The question about legal status of lobola payments and cohabitation is one that gets asked to me from time to time whenever I mediate disputes over deceased estate’s.

Over the years, the legal fraternity and the courts have also made conflicting decisions about the validity of customary marriages and specifically lobola payments.In my observations most confusion arise when a lobola is paid and a couple is considered married and then a letter of lobola serves as a proof of conclusion of customary marriages.

In other instances, couples go to the Department of Home Affairs to legally marry and leave it at that, It is unfortunate that lobola has in some instances been reduced to some sort of transaction without really interrogating what is indeed at the core of lobola in the first place.

The Recognition of Customary Marriages Act was passed in an attempt to clarify the legal status of customary marriages. Section 3(1) of the Act in specific deals with the requirements for the validity of customary marriages. However, the requirements that the marriage must be negotiated and entered into or celebrated in accordance with customary law is vague as it does not specify the actual requirements for a valid customary marriage.

In practice a factual determination still has to be made in order to reach a finding as to whether this requirement has been complied with.In the matter of Mbungela & another v Mkabi & others a Supreme Court of appeal delivered an interesting judgment clarifying the criteria for concluding a valid customary marriage. In this case the bride’s family did not hand her over to the groom’s family, and lobola had not been paid in full. From the judgement the court held that when debating whether a customary marriage has been confirmed, payment of lobola in full or the handing over of a bride into the groom’s family, when viewed in isolation, is not the key determinant. If lobola itself is not marriage but rather a part of the process of getting married under customary law, what then is a key determinant for a valid customary marriage? In light of the aforementioned judgment, it appears to me that a conclusion may be reached that a ceremony of bridal transfer serves as an absolute prerequisite for the validity of a customary marriage as in terms of s3(1)(b) of the Recognition of Customary Marriages Act, 120 of 1998. This means lobola itself is not marriage but rather a part of the process of getting married under customary law. One of the crucial elements of a customary marriage is the handing over of the bride by her family to her new family namely that of the groom.

The handing over of the bride is what distinguishes mere cohabitation from marriage. Until the bride has formally and officially been handed over to the groom’s family there can be no valid customary marriage. In the absence of that act, no customary marriage had come about in this case.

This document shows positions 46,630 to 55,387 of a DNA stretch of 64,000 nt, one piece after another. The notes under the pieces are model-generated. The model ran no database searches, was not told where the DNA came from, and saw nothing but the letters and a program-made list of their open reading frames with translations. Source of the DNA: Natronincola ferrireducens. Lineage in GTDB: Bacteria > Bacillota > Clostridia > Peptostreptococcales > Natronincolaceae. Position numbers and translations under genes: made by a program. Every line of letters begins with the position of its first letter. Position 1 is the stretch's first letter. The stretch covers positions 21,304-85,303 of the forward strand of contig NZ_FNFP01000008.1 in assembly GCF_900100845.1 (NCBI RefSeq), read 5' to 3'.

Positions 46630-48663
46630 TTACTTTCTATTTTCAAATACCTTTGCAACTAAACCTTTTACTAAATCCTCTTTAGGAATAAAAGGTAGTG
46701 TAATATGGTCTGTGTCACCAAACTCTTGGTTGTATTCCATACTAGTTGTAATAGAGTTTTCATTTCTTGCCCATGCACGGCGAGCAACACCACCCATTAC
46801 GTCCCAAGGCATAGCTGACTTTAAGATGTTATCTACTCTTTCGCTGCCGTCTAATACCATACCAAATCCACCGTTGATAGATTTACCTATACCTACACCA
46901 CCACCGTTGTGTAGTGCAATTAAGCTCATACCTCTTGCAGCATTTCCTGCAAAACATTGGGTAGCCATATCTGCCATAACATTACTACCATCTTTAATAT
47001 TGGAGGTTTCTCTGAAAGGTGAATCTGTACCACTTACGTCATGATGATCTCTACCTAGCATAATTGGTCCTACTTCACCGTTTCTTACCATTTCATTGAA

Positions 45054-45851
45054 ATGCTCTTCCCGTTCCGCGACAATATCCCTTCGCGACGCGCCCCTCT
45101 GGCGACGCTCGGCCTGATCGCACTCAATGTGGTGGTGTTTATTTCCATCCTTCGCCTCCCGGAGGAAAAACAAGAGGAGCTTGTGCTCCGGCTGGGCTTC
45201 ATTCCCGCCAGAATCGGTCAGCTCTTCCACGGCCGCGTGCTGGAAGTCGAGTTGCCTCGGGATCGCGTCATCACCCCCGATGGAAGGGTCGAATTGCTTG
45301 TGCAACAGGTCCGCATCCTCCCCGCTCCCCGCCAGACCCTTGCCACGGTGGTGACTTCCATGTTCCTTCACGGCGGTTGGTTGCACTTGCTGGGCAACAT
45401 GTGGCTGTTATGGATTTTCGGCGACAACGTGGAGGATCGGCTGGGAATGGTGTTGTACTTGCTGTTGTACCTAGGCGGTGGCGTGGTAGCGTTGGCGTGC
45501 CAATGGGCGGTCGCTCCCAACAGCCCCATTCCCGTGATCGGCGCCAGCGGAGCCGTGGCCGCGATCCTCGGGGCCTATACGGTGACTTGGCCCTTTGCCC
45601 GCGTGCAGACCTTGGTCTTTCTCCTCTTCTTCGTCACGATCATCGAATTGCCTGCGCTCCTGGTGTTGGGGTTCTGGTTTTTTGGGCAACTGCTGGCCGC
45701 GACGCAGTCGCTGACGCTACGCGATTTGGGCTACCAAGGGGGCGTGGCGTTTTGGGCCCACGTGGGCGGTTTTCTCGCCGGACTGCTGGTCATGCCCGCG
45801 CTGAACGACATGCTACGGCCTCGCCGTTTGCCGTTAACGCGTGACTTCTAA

Customary law is not just an infrangible continuum of rituals and usages. It is also not frozen in time. It is very malleable. And, in dealing with matters of this nature, the courts take cognisance of whatever developments and changes which might have taken place within a particular community, provided the process is consonant with the ‘spirit, purport and object of the Constitution.

Cohabitation is another factor that needs to be considered in these circumstances, particularly where the bride’s family never objected to it, or did not display any opprobrium by, for example, exacting from the groom’s family. Couples have to be aware that poof of cohabitation plus the receipt by the woman’s guardian of a substantial number of cattle … may raise presumption that a customary marriages exists. And, if there is no cogent evidence in rebuttal of that presumption, the court will definitely conclude that a valid customary marriage exists (or existed) between the parties.

In KwaZulu-Natal, for instance, all that is required is a ‘declaration’ on the day of the wedding in the presence of an ‘official witness’ from the office of the local traditional leader (see s 38(1) of the Natal Code of Zulu Law 1987 (see Proc R151 of GG10966/9-10-1987 1967) and s 38(1) of the KwaZulu Act on the Natal Code of Zulu Law Act 16 of 1985).

It is also important to note that lobolo itself is not even a legal requirement in that province (see s 38 of the Code) The practice of lobola is an intrinsic part of getting married for many South Africans and prospective couples have to realise a necessity of conducting a traditional ceremony soon after negotiations process is concluded. If the ceremony is not conducted, and the marriage is not registered, the marriage may be hard to prove and may not be recognised under the Recognition of Customary Marriages Act. This means you may stand to lose your claim on any assets you may be entitled to if the marriage fails or if your spouse dies.